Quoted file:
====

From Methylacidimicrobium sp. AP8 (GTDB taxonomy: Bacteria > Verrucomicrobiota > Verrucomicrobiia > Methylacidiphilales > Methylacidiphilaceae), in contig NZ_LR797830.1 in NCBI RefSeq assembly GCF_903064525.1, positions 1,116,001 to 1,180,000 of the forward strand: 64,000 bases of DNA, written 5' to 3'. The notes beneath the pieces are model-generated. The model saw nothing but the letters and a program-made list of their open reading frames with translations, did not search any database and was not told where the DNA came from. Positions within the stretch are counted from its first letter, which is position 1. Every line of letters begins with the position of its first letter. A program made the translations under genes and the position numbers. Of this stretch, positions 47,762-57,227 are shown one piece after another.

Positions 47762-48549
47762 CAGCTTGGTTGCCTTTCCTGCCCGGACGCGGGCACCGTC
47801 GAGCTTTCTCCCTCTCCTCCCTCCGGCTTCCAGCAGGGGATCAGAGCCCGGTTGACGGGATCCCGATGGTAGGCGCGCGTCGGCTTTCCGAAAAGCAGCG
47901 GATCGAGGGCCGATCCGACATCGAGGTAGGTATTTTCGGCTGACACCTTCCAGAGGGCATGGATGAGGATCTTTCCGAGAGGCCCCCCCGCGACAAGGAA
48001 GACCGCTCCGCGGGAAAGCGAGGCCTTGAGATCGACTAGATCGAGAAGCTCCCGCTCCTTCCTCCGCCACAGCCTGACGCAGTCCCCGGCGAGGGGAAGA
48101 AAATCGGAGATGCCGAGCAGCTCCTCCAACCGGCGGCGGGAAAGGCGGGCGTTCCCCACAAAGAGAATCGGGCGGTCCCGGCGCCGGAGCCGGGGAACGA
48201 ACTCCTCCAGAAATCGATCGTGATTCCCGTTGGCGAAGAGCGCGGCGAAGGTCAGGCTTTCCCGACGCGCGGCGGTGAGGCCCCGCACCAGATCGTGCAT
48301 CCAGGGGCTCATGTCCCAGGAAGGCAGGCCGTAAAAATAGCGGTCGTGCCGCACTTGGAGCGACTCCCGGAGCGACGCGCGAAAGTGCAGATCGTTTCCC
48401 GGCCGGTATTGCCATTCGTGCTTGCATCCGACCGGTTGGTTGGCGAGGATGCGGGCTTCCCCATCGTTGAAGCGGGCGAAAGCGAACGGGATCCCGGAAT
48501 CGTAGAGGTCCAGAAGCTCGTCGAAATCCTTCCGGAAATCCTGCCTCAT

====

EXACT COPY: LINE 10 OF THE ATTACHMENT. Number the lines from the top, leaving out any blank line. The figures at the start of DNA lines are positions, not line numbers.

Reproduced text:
48401 GGCCGGTATTGCCATTCGTGCTTGCATCCGACCGGTTGGTTGGCGAGGATGCGGGCTTCCCCATCGTTGAAGCGGGCGAAAGCGAACGGGATCCCGGAAT